Jessica Damiano is a master gardener and journalist with more than 25 years experience in radio, television, print
I love to be the bearer of good news, and boy, do I have news for you: Impatiens are back!
In the wake of a devastating downy mildew outbreak in 2012, the plants have been off limits to local gardeners, who scrambled to find suitable replacements. When downy mildew affected Impatiens walleriana, leaves turned yellow and fell off, plants were severely stunted and gardeners who looked closely noticed the presence of a white substance under leaves. For some, there was the bizarre disappearance of plants altogether.
New Guinea Impatiens were not affected, and they did a fine job standing in for their afflicted cousins, but some physical attributes — such as foliage, tendency to grow tall rather than wide and a lower flower count — kept them from being true, Patty Duke-caliber substitutes.More coverageGardening 101
Now gardeners who still long for the impatiens of yore can plant a new variety, Impatiens hybrida 'Bounce.' The new interspecific hybrid species thrives in sun or shade and looks like an Impatiens walleriana in habit, form and count, but is downy-mildew resistant.
Use them in containers or at the front of a bed, and these impatiens will reward you with an abundance of blooms from spring through fall. And if they happen to wilt — as summer annuals tend to do under the hot sun or when a watering or two is missed — give them a drink and they should bounce right back, without dropping flowers. They are available in bicolor white, pink flame, cherry, lilac and violet.
What's more, the new 'Bounce' impatiens were named an All-America Selection for 2015. Every year, new plant introductions are tested by independent growers throughout North America in the quest to find the season's best offerings. This year, 20 plants were honored in the National and Northeast Regional categories, including some first-in-their-class plants, such as Brussels sprouts, garlic chives, oregano and pak choi, which had never been named before.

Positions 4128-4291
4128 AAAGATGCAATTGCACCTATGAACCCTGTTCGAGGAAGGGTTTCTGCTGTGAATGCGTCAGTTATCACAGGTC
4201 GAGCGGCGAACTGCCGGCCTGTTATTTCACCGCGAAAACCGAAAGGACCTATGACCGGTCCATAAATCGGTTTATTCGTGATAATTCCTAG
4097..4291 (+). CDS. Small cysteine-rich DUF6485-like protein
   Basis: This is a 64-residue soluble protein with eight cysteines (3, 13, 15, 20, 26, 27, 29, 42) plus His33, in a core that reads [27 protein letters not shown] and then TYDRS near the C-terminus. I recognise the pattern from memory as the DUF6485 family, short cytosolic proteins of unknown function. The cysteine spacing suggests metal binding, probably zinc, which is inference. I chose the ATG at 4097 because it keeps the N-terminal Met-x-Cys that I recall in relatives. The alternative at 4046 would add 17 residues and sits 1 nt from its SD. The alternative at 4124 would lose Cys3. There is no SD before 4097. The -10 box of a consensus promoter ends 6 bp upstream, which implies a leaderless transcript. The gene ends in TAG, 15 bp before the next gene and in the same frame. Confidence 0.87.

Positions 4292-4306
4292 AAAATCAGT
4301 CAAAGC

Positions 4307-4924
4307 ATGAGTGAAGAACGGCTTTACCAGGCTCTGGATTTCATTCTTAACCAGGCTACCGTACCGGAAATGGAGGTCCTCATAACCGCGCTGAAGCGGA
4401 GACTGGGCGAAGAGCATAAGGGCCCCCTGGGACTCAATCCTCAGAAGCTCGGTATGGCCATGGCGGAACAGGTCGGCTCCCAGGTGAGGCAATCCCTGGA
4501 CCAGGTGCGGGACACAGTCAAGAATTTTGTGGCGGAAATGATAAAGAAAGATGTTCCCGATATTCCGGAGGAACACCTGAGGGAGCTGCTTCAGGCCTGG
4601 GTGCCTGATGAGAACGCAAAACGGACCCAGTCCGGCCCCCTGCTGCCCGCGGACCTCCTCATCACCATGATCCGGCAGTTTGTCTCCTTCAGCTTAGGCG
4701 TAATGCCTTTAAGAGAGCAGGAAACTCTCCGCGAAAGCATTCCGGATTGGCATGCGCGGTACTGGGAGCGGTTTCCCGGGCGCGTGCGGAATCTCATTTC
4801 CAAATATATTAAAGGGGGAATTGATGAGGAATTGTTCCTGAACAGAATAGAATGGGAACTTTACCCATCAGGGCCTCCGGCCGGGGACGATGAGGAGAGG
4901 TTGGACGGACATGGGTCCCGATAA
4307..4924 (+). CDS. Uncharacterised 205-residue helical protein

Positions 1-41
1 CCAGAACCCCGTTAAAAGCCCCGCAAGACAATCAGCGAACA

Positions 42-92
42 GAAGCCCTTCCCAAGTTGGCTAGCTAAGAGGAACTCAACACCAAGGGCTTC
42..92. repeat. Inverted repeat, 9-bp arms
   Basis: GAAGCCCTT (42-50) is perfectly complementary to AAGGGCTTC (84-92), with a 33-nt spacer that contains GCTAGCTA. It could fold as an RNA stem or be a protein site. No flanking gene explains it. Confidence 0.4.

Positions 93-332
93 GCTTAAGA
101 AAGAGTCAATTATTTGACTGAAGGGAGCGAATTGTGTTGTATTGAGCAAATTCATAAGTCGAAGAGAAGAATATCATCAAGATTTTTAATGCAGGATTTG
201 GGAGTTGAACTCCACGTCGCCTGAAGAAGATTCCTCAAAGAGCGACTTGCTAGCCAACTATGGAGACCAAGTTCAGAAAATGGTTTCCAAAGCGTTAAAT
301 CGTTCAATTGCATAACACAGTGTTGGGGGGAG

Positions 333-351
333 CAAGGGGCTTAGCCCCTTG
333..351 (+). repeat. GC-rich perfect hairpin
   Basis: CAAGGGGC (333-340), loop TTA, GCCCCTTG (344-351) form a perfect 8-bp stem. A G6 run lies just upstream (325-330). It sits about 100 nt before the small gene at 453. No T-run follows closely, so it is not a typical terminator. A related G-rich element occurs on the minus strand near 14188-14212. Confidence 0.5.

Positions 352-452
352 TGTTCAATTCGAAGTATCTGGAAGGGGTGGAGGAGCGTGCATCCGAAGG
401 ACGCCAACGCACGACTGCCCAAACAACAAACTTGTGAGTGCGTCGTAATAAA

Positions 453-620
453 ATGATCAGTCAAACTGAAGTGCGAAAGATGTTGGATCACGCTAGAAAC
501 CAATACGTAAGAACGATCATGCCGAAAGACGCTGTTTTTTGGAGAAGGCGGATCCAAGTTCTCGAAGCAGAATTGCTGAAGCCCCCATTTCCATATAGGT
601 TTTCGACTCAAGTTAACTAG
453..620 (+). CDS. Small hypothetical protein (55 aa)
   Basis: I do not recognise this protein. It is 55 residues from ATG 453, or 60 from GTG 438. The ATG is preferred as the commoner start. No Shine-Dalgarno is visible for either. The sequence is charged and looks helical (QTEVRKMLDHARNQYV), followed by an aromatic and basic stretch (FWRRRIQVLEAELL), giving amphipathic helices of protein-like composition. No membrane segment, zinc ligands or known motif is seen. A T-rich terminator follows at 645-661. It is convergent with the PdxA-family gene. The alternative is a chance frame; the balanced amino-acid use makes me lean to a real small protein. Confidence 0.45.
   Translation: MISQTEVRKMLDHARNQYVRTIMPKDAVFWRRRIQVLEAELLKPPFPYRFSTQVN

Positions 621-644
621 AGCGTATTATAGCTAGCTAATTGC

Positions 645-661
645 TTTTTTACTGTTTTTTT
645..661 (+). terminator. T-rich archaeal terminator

Here are the rest of this year's winners. You can expect to see them for sale at local nurseries and in catalogs this spring.
Basil Dolce Fresca
Produces sweet, tender leaves on an attractive, compact plant.
Sweet and mild nicely round bulbs with snow-white flesh and tender tops. White beets don't “bleed” into soups or salads, or stain clothing or hands.
Broccoli Artwork F1
A sweet stem broccoli that produces tasty, tender side shoots and is slow to bolt.
Chives, Garlic Geisha
Organic plants produce an abundance of bright green strap leaves with a milder flavor than other chives.
Cucumber Parisian Gherkin F1
A mini cucumber excellent for pickling.
Dianthus, Interspecific Jolt Pink F1
A brightly flowered, durable, season-long bloomer that withstands summer heat and doesn't set seed.
SunPatiens Spreading Shell Pink
A cross between wild impatiens and New Guinea impatiens, SunPatiens tolerate full sun like Impatiens walleriana never could. This variety delivers a long season of soft pink flowers on spreading plants.
Sweet, frilly, dark-green oakleaf plants that are disease resistant and slow to bolt.
Organic plants have pretty sliver gray foliage and a mildly spicy, peppermint flavor.
Pak Choi Bopak F1
Tender leaves with crisp, sweet stalks on plants that mature early.
Pepper Emerald Fire F1
Extremely hot, tasty jalapeños that measure in at 2,500 Scoville units.
Pepper Flaming Flare F1
An early maturing hybrid Fresno pepper plant with a high yield of brilliant red, mild peppers.
Pepper Pretty N Sweet F1
Sweet tasting, multicolored peppers on compact, 18-inch plants.
Petunia Tidal Wave Red Velour F1
Unique, velvety red flowers on big, vigorous plants that lend themselves to large garden spaces and containers, or for trellising over walls and fences.
Petunia Trilogy Red F1
Rich, vibrant, nonfading red flowers on compact, dome-shaped plants.
Radish Roxanne F1
A hybrid, uniformly colored red radish with a creamy white interior.
Salvia Summer Jewel White 2015
Compact plants with prolific white blooms that keep coming all summer long.
Squash Bossa Nova F1
Mottled dark- and light-green zucchini are easier to spot among foliage than those of typical varieties.
Squash Butterscotch F1
Small, one- or two-serving butternut squash are exceptionally sweet.